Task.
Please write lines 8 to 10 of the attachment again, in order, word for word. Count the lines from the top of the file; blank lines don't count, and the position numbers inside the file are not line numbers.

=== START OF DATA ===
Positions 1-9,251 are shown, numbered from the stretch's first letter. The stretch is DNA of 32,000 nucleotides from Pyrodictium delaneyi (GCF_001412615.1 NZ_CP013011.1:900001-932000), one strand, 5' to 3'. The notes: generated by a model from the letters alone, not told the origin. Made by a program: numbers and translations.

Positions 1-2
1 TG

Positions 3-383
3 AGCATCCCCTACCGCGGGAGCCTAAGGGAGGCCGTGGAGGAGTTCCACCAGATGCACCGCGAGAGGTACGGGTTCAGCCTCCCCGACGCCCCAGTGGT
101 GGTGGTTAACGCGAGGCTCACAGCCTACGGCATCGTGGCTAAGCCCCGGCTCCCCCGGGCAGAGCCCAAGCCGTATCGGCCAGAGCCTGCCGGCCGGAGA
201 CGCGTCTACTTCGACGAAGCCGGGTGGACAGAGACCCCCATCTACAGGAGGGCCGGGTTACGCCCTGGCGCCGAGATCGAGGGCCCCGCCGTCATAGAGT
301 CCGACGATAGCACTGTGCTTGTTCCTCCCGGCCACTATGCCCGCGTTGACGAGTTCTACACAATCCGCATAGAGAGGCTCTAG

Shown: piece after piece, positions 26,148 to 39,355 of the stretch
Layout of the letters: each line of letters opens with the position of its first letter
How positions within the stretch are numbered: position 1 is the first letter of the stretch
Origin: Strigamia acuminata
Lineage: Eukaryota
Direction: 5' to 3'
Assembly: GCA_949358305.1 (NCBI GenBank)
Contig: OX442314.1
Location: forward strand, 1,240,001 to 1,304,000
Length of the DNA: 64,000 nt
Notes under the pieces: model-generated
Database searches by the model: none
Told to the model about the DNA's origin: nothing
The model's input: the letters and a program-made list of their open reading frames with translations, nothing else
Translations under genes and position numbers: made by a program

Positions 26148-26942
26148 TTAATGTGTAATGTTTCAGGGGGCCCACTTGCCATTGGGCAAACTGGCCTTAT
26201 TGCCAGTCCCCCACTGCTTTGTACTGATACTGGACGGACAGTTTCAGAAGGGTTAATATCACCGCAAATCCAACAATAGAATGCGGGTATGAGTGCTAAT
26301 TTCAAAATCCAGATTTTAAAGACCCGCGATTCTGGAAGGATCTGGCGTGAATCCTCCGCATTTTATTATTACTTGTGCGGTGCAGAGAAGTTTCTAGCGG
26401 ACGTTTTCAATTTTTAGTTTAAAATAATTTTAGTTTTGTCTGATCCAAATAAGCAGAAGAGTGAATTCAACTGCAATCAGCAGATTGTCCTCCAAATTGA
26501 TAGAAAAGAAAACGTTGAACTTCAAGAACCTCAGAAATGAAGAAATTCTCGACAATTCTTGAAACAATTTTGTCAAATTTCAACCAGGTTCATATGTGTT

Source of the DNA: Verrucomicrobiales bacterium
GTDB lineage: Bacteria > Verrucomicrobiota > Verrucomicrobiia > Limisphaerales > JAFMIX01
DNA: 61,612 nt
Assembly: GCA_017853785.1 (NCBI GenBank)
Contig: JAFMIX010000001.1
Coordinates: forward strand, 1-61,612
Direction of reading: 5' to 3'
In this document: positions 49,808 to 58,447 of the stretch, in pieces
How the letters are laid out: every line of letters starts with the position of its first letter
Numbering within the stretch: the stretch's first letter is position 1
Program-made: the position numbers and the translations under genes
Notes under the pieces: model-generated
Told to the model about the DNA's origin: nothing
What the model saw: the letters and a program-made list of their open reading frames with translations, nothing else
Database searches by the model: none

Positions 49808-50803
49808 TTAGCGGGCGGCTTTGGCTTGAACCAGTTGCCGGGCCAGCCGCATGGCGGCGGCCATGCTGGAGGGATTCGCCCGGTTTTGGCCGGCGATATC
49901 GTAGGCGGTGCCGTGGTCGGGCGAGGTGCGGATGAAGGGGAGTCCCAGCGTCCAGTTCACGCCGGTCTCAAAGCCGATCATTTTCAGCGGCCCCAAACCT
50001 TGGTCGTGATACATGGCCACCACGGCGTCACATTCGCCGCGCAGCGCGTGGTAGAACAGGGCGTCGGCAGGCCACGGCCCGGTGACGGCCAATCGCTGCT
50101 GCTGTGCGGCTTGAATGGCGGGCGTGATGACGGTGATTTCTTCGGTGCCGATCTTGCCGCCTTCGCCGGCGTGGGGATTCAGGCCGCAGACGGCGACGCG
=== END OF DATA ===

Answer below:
301 CCGACGATAGCACTGTGCTTGTTCCTCCCGGCCACTATGCCCGCGTTGACGAGTTCTACACAATCCGCATAGAGAGGCTCTAG

Shown: piece after piece, positions 26,148 to 39,355 of the stretch
Layout of the letters: each line of letters opens with the position of its first letter